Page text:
The Black-headed Grosbeak is another species breeding in Texas primarily or exclusively in the mountains at the highest elevations in the state. Elsewhere the species breeds in a variety of woodland habitats at a wide range of elevations across much of the western United States and southwestern Canada.
Black-headed Grosbeaks have several characteristics which can create problems for atlasers. The species is strongly sexually dimorphic (Adult male and female plumages differ markedly). Males do not acquire full adult plumage until their second fall molt. In their first possible breeding season, males can have any of a variety of plumages from female-like to one similar to adult males. Few of these young males can defend a territory successfully. Non-territorial males lacking adult plumage avoid aggressive responses from territorial males as the young birds move through established territories (hill 1995).
Males in sub-adult plumage tend to migrate later than those in adult plumage. This difference may explain “possible breeding” records in non-breeding areas. See Hill (1995) and Pyle (1997) for plumage details.
Both male and female Black-headed Grosbeaks sing and sometimes sing from the nest as they share incubation duties.. Males also assist in feeding nestlings and their presence near the nest may aid atlasers (Hill 1995).
DISTRIBUTION. During the 1987-1992 TBBA project field work,surveyors found most breeding records of the Black-headed Grosbeak in the mountains of the region and along the Rio Grande River west of Big Bend National Park.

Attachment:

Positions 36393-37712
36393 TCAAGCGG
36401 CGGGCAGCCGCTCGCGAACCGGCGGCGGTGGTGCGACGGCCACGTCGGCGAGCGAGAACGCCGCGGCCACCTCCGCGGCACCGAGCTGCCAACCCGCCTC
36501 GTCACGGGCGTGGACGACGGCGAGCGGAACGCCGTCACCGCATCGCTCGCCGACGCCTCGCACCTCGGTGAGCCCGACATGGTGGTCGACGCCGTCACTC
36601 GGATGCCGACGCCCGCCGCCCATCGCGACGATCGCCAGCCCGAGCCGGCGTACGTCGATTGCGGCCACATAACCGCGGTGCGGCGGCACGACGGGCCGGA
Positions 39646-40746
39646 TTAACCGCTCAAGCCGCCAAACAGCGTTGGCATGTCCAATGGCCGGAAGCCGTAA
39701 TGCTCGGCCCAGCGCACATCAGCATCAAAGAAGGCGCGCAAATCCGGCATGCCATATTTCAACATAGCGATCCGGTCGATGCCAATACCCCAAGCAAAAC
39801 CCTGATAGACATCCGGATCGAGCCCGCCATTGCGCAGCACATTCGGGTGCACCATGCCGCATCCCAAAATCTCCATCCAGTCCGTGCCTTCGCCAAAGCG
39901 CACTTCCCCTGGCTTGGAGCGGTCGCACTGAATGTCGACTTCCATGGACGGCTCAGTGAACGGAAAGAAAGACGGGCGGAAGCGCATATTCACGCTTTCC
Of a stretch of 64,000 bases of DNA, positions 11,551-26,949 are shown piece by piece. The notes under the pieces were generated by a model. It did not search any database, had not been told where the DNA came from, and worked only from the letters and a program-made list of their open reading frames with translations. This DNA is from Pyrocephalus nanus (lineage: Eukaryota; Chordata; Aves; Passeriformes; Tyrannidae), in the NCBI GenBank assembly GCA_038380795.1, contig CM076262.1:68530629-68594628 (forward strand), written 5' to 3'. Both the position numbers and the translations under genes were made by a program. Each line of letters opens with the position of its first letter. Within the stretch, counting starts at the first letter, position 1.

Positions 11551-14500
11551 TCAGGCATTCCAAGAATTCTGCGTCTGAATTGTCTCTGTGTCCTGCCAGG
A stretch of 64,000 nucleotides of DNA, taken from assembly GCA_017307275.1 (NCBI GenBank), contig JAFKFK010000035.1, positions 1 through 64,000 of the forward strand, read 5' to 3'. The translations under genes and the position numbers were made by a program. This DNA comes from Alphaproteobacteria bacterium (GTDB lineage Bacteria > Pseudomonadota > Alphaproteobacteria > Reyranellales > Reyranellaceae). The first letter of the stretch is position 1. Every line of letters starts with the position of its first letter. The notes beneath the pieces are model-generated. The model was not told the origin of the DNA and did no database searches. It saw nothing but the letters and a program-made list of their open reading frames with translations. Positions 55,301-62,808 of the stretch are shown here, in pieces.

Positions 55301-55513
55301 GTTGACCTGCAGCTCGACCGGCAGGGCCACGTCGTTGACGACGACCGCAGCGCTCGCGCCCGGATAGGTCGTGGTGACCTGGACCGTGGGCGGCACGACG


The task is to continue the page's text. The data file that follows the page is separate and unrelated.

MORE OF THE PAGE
A few additional confirmed records are from the Panhandle with two probable records from the Edwards Plateau area.
Outside Texas the species breeds from British Columbia to southwestern Manitoba, south between the Pacific Coast and the Missouri River, eastern Nebraska, western Kansas, and western New Mexico. The range extends south through the highlands of Mexico to the Isthmus of Tehuantepec. Within this area the species is absent from lowlands of southern California and western Arizona and prairie areas of eastern Colorado, Nebraska and Kansas. Black-headed Grosbeaks winter in Mexico in Baja California Sur and on the mainland from Sinaloa and Tamaulipas south to the Isthmus of Tehuantepec (Hill 1995).
SEASONAL OCCURRENCE. In spring Black-headed Grosbeaks migrate through Texas between early April and late May and breed from early May to late July with egg dates between May 21 and June 17. TBBA atlasers found recently fledged young near a nest in July. The species returns south between early August and late October (Oberholser 1974, Lockwood and Freeman 2004).
BREEDING HABITAT. In Texas Black- headed Grosbeaks breed at elevations between 1100 and 2400 m (3700 to 8000 ft). At the upper end of its elevational range the species nests in pine, pine-oak and pinyon- juniper associations. Within riparian areas it is found in cottonwoods and willows throughout its elevational range. At lower elevations the species sometimes overlaps the breeding range of Blue Grosbeak (Passerina caerulea; Oberholser 1974).